When Sadie the Dalmatian followed her nose off the trail and into the tall wild rye grass, my peripheral vision caught the movement.
Boy, am I glad.
Really, really glad. I'd been scanning the high slopes across Cummins Creek for Rocky Mountain sheep, but when Sadie made a nervous jump back from a clump of tall grass I lowered the binoculars and watched. She pushed her nose ahead slowly, then a white tail snapped straight up, with a curl at the top. A wide, hair tail.
``Sadie! Here! Come!''
To my intense gratitude, she did. She heard the panic in my voice. No doubt.
But, she came slowly watching me wave frantically, then looking back nervousely over her shoulder.
But she came.
And the skunk, which had raised its tail into a defensive firing position, held onto the spew. Whew!
For about seven seconds I considered taking a picture of the skunk and actually took half a step toward it. When I did, Sadie did, too. And I smelled that distinct, pithy odor, but faintly. So, knowing when retreat is the best part of valor, I gave it up and hurried on down the trail, putting away the camera and the binouclars as I walked.
That was actually the most intense moment of the three day hikes I took last weekend. Well, if you count Friday and Monday as part of the weekend. Anyway, I've been thinking about my impulses to go take a hike.
Nero Wolfe, who weighs a seventh-of-a-ton, has given me a clue. Not that Wolfe does much walking. He does, however, often need time to think.
He put it this way, ``I need a little time to arrange the inside of my head, and my dinner will be ready shortly.''
That's pretty much my philosophy: I need a little time to wander, and my dinner will be ready shortly.
Wolfe, of course, is a world-renowned genius. When he takes a ``little time'' he closes his eyes, leans back in his custom-made chair, clasps his hands over his girth and works his lips in and out.
I, on the other hand, am not handicapped by genius. And who really wants to sit and just THINK.
No, I do my best intra-head arrangements while meandering along some remote trail with my bamboo walking stick in my hand.
And the remoter the better. So, last Friday, the day of the skunk, Sadie and I walked about 3 miles up Cummins Creek, off the Tucannon River Road.
It's an easy walk along an old road with high walls on each side. I've seen deer, elk and Rocky Mountain seep grazing on the slopes there in the past, along with hawks, turkeys, porcuines and a number of other birds. And skunks, of course.
Sadie flushed a turkey from a thicked of dead ferns on a hillside last week. It flew about 20 yards over my head.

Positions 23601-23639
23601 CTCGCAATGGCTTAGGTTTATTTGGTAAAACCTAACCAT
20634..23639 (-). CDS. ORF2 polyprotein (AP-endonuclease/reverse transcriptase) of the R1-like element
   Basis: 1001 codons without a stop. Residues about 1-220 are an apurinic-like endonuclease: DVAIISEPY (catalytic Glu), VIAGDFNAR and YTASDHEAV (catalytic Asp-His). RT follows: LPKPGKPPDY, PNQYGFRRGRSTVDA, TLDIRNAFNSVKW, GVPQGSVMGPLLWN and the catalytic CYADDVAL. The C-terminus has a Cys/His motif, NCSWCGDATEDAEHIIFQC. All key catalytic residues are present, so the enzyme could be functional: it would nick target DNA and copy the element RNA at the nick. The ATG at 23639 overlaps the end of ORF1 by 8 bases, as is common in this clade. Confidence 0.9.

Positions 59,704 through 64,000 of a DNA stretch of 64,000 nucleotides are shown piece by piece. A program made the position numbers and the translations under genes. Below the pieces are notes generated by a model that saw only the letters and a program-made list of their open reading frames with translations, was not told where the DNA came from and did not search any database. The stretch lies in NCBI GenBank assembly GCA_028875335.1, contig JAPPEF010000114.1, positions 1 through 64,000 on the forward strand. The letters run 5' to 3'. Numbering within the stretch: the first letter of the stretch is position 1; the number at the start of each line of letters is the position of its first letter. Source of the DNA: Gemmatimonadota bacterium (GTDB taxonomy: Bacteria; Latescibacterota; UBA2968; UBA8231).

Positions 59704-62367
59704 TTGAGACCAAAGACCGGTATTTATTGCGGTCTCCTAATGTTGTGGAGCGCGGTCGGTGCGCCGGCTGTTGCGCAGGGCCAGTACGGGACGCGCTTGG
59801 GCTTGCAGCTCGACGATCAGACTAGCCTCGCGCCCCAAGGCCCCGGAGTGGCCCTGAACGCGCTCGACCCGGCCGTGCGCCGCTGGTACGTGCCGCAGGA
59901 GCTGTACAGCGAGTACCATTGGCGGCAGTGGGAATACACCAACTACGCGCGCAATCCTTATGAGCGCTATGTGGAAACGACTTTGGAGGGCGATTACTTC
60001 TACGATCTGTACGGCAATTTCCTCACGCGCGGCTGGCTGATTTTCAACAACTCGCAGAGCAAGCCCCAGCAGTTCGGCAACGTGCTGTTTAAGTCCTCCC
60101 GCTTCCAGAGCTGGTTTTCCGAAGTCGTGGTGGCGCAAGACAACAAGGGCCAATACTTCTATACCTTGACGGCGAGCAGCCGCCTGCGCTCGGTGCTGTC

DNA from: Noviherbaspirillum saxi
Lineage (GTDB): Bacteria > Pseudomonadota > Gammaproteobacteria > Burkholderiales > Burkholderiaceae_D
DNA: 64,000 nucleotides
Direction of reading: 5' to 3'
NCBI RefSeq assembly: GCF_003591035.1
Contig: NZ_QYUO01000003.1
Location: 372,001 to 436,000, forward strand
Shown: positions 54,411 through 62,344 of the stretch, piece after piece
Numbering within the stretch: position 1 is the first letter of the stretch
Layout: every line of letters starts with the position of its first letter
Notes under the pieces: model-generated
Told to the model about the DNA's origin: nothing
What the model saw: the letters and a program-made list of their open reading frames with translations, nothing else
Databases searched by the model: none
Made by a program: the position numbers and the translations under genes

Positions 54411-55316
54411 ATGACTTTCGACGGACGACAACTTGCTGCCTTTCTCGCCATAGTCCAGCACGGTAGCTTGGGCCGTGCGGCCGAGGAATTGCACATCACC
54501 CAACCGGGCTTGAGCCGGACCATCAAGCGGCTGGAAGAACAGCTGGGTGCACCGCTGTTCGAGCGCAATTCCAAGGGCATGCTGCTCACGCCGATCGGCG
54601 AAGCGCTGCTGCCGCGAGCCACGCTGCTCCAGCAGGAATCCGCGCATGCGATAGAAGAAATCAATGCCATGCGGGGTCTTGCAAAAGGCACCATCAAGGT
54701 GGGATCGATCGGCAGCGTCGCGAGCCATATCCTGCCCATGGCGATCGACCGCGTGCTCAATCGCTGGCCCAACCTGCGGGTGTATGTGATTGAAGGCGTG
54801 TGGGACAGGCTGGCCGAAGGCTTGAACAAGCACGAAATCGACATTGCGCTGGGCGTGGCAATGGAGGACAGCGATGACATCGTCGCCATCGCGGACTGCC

That day, even before the skunk episode, I felt a bit like the Al Capp character, Joe Btfsplk. Remember, he walked around with a rain cloud always over his head, and Capp pronounced his name as if it were a Bronx cheer (made by sticking the tongue between the lips and blowing to make a sound.)
Anyway, sun shined on the canyon walls, but three times it rained on me. I'd put on my rain jacket, and the rain would stop. I'd take off the jacket, and it would rain. At least I had the rain jacket.
Then on Sunday my wife Darlene, Sadie and I spent hours driving around the farm fields south and west of Othello looking fruitlessly for sandhill cranes. Finally, we drove into the Columbia National Wildlife Refuge and eventually came upon the Crab Creek Trailhead and interpretive trail through a marsh along the stream.
We spent an hour or so drifting along the path above the stream. Bright golden currant blossoms bloomed, and red-winged blackbirds warbled. Once, a mink slipped along the bank on the other side of the creek.
It was a pleasant way to break the tension of a craneless trip, and the interpretive displays made interesting reading.
Then, on Monday, I again drove through Dayton, out Patit Creek Road, over Hartsock Grade and up the Tucannon River Road. I had the fishing gear, the fanny pack and the day pack.
Yet, I passed the lakes that have recently been stocked with fish and drove all the way up to Panjab Campground to take a hike. I checked out the stream crossing to Rattlesnake Trail (No. 3129), which climbs the ridge above the campground into the Tucannon Wilderness.
Crossing logs bridged the rushing water, but snow high on the hillside hinted that I walk somewhere else.
So, we drove five miles up Forest Road 4712 to the Tucannon River Trail at Sheep Creek. Pine needles covered the trail through a dark wood, and our footsteps hardly broke the silence. After an hour or so, we reached a patch of deep snow. Then another.
Once we saw large bird tracks in the snow. A crow, I thought, or maybe a turkey. Then two pileated woodpeckers flew from the trail and into a tree. I readied the camera, but the big red-headed birds went kak-kak-kak-kak and disappeared into the woods.
Eventually, we waded snow up to my kneecaps and Sadie's bellybutton. I checked the GPS unit, which indicated we'd walked 3.44 miles. That's a straight-line measurement, so I estimated we'd walked four miles, counting twists and turns.
We'd walked for nearly two hours, and snow soaked my gaiters. The inside of my head seemed well arranged. Sadie must've felt the same. When I asked, ``You want to go back?'' she churned up snow as she galloped back down the trail and around the first bend.
We reached the truck in 94 minutes. I put on water for hot chocolate, gave Sadie her dinner and opened the lunch Darlene had packed for me.
``My dinner will be ready shortly,'' I said. But Sadie didn't even look up.